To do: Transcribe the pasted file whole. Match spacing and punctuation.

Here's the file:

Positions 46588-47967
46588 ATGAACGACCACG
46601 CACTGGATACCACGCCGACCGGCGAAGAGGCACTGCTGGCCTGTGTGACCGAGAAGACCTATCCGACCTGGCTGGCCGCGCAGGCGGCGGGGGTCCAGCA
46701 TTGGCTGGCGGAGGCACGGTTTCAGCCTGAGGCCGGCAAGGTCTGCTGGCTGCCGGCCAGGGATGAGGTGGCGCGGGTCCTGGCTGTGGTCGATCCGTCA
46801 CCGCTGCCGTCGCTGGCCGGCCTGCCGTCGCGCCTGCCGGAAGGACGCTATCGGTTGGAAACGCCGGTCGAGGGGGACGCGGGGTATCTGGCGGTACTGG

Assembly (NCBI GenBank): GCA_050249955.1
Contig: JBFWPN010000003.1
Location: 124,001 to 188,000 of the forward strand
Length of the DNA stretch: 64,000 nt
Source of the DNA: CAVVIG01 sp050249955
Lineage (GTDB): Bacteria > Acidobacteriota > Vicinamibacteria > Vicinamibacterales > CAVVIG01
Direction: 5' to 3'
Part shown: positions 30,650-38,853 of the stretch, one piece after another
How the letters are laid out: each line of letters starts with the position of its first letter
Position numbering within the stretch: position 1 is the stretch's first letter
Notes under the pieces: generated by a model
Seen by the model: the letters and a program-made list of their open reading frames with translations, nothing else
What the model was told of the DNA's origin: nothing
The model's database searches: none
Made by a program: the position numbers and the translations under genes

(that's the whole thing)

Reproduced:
Positions 46588-47967
46588 ATGAACGACCACG
46601 CACTGGATACCACGCCGACCGGCGAAGAGGCACTGCTGGCCTGTGTGACCGAGAAGACCTATCCGACCTGGCTGGCCGCGCAGGCGGCGGGGGTCCAGCA
46701 TTGGCTGGCGGAGGCACGGTTTCAGCCTGAGGCCGGCAAGGTCTGCTGGCTGCCGGCCAGGGATGAGGTGGCGCGGGTCCTGGCTGTGGTCGATCCGTCA
46801 CCGCTGCCGTCGCTGGCCGGCCTGCCGTCGCGCCTGCCGGAAGGACGCTATCGGTTGGAAACGCCGGTCGAGGGGGACGCGGGGTATCTGGCGGTACTGG

Assembly (NCBI GenBank): GCA_050249955.1
Contig: JBFWPN010000003.1
Location: 124,001 to 188,000 of the forward strand
Length of the DNA stretch: 64,000 nt
Source of the DNA: CAVVIG01 sp050249955
Lineage (GTDB): Bacteria > Acidobacteriota > Vicinamibacteria > Vicinamibacterales > CAVVIG01
Direction: 5' to 3'
Part shown: positions 30,650-38,853 of the stretch, one piece after another
How the letters are laid out: each line of letters starts with the position of its first letter
Position numbering within the stretch: position 1 is the stretch's first letter
Notes under the pieces: generated by a model
Seen by the model: the letters and a program-made list of their open reading frames with translations, nothing else
What the model was told of the DNA's origin: nothing
The model's database searches: none
Made by a program: the position numbers and the translations under genes